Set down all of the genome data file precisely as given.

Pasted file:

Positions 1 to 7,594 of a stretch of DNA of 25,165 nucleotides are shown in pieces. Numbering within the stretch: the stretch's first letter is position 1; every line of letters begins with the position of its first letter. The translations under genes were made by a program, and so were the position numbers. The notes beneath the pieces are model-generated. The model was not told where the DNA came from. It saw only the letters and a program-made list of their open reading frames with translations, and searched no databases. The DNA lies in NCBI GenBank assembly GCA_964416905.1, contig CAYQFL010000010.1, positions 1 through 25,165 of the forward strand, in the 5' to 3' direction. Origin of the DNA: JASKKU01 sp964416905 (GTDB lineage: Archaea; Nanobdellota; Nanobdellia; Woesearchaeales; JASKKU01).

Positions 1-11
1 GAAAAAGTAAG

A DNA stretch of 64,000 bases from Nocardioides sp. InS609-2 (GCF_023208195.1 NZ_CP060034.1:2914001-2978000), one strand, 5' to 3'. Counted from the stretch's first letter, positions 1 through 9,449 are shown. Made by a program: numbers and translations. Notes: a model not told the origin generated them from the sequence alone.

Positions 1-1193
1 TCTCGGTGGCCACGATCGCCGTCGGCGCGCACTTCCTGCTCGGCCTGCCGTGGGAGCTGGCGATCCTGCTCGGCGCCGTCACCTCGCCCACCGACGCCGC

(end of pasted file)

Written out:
Positions 1 to 7,594 of a stretch of DNA of 25,165 nucleotides are shown in pieces. Numbering within the stretch: the stretch's first letter is position 1; every line of letters begins with the position of its first letter. The translations under genes were made by a program, and so were the position numbers. The notes beneath the pieces are model-generated. The model was not told where the DNA came from. It saw only the letters and a program-made list of their open reading frames with translations, and searched no databases. The DNA lies in NCBI GenBank assembly GCA_964416905.1, contig CAYQFL010000010.1, positions 1 through 25,165 of the forward strand, in the 5' to 3' direction. Origin of the DNA: JASKKU01 sp964416905 (GTDB lineage: Archaea; Nanobdellota; Nanobdellia; Woesearchaeales; JASKKU01).

Positions 1-11
1 GAAAAAGTAAG

A DNA stretch of 64,000 bases from Nocardioides sp. InS609-2 (GCF_023208195.1 NZ_CP060034.1:2914001-2978000), one strand, 5' to 3'. Counted from the stretch's first letter, positions 1 through 9,449 are shown. Made by a program: numbers and translations. Notes: a model not told the origin generated them from the sequence alone.

Positions 1-1193
1 TCTCGGTGGCCACGATCGCCGTCGGCGCGCACTTCCTGCTCGGCCTGCCGTGGGAGCTGGCGATCCTGCTCGGCGCCGTCACCTCGCCCACCGACGCCGC